UCL Department of Space and Climate Physics


STFC PhD Projects 2021

Available PhD projects in astrophysics, space plasma and solar physics of our STFC studentships 2021 are listed below.

Our STFC studentships starting in September 2021 are open for the application for the following research projects. 

For more information on the application process, please visit the UCL Graduate Degrees pages and read the "guidelines for research programmes" carefully. To apply, please visit the Online Application page, select department of "Space & Climate Physics" and programme type of "Postgraduate Research". After pushing "Search Now" button, select "RRDSPSSING01: Research Degree: Space and Climate Physics" for Full-time or Part-time mode. 

Entry requirements

An upper second-class Bachelor’s degree, or a second-class Bachelor’s degree together with a Master's degree from a UK university in a relevant subject, or an equivalent overseas qualification.

Additional eligibility requirements

The STFC studentship will pay UK tuition fees and a maintenance allowance for 3.5 years (subject to the PhD upgrade review).

Magnetars and neutron stars emission – model development in the IXPE/eXTP era

Supervisor: Prof. Silvia Zane

Neutron stars (NSs), the end points of massive stars, are the most magnetic objects in the Universe. The project will study two unique type of NSs – XDINS and  magnetars. Their ultra-strong magnetic field (up to 1E14–1E15 G) makes them unique laboratories to test fundamental physics under conditions not reproducible on Earth. Several issues are still unresolved: dedicated model atmosphere codes do not exist to simulate the emission from the star surface when the neutron star is surrounded by an active magnetosphere and current back bombard the surface. Also, the issue of modeling a realistic thermal map taking into account for the very anisotropic conductivity of the code is open. The emission generate from the surface is expected to be highly polarized, and further polarization is expected to be acquired through scattering as the light travel across the magnetosphere. The student is expected to tackle part of these points, readapting and extending dedicated codes to simulate the expected spectrum, lightcurve and polarization degrees, to be compared with existing observations. Results are expected to contribute to the scientific working groups of next generation X-ray polarimetric space missions, as IXPE (NASA) and eXTP (CAS).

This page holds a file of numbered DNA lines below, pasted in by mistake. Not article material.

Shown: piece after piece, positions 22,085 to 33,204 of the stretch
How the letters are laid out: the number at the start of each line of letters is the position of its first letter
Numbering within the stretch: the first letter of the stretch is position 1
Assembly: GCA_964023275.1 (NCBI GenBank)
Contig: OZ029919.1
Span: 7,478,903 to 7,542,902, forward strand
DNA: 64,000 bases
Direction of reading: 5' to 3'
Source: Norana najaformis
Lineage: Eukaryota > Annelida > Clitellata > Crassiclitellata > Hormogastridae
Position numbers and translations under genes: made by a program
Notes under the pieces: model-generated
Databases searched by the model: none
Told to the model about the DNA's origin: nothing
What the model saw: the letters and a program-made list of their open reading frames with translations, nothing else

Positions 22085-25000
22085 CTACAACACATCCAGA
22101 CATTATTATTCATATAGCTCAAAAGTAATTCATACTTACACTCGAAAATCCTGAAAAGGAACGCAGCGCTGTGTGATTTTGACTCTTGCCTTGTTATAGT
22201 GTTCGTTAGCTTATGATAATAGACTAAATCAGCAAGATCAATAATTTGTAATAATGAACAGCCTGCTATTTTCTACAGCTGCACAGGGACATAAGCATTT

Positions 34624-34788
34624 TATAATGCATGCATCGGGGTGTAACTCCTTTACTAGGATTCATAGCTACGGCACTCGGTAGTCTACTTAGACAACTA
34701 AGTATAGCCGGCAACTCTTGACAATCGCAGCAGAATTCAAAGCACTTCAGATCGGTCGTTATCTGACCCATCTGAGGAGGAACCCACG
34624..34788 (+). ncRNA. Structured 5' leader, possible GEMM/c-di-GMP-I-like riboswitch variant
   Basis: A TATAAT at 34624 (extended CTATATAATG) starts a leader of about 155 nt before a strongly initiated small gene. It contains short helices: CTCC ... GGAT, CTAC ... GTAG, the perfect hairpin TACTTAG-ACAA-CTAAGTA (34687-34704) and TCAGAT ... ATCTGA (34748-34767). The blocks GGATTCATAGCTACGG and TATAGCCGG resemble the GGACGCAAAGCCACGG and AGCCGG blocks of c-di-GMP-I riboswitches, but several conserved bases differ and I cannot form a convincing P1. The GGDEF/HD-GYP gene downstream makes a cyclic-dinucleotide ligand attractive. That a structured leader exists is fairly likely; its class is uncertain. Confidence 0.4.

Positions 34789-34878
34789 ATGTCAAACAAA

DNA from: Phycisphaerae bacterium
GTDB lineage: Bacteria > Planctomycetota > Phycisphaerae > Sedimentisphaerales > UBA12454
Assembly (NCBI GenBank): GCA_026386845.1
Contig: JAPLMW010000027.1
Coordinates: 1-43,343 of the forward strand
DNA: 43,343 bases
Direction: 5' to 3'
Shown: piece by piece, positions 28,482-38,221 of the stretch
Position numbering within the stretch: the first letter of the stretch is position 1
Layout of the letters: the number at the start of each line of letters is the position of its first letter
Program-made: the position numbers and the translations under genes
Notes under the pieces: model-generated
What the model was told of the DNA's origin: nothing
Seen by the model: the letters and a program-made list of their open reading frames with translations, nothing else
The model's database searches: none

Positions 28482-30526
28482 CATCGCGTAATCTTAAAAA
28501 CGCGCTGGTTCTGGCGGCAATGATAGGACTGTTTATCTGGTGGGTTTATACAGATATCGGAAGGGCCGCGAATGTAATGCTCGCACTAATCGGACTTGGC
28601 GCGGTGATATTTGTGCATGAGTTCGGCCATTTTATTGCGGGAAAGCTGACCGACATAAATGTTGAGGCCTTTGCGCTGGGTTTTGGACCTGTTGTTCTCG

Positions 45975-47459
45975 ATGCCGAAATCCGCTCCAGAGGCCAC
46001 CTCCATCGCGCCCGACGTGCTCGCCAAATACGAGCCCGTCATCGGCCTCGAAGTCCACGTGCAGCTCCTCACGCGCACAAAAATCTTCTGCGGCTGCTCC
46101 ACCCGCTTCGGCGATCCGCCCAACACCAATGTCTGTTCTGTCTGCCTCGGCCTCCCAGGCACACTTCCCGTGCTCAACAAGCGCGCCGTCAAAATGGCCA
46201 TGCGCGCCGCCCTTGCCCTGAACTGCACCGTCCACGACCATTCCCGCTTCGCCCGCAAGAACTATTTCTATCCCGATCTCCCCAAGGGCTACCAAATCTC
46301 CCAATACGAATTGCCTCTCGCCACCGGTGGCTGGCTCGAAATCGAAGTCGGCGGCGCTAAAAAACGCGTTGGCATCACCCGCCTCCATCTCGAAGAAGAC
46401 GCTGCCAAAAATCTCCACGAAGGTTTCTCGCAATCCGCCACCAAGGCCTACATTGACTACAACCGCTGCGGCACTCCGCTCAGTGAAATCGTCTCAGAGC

Desired Knowledge and Skills

  • Undergraduate in astrophysics
  • Strong computational skills, radiative transfer knowledge, background in neutron stars and compact objects
    Euclid Cosmic Shear

    Supervisor: Prof. Thomas Kitching

    Euclid is a paradigm-changing European Space Agency (ESA) mission due for launch in 2022 Euclid will observe 15,000 square degrees of extra-galactic sky to a limiting magnitude of 24.5 in a broad optical band (RIZ), and 24 in three near-infrared bands. The resolution of the optical imaging is similar to that of the Hubble Space Telescope. This resource will provide astronomy with a vast data set that will benefit many areas of UK astronomy, and will be explored for decades to come. However, the primary objective of Euclid, upon which its design and launch is predicated, is to measure the dark energy equation of state. No one knows what dark energy – that is causing the expansion of the Universe to accelerate – is, but one explanation is that we made need to tweak our theory of gravity i.e. Einstein might have been wrong.

    This project will prepare for, and then use, a likelihood-free analysis of the Euclid data to measure and the constrain modified gravity models, that extend General Relativity in several ways, from the Euclid data. A likelihood-free approach will avoid many of the problems associated with likelihood-based methods; notably the modelling of the full likelihood and the covariance matrix. We will build upon the density-estimation likelihood free inference approach (DELFI) which when compared to the standard likelihood-based Markov Chain Monte Carlo (MCMC) approaches, has several advantages: it is highly parallelizable, there is no need to assume a possibly incorrect functional form for the likelihood. We will extend the likelihood-free approach to enable model comparison (Bayesian evidence calculations) and will integrate this with the Euclid Science Performance Verification pipeline which is a forward model for Euclid that can propagate the performance of the data reduction pipelines and detector uncertainties through to cosmological parameter inference.

    We will then apply this to the Euclid data. We will either find Einstein was right all along, or he was (perhaps a tiny bit) wrong. Either way, this project will produce results of international, and likely historical importance.

    Desired Knowledge and Skills

    • Undergraduate in astrophysics

    • Strong computational skills

    Other PhD opportunities in UCL

    There are similar PhD projects available in other departments in the UCL, which are sometimese (co-)supervised by our academic staff. Such opportunities are listed below. Please note that you need to submit an application to the other department or Centre for Doctoral Training, if you are also applying for their projects.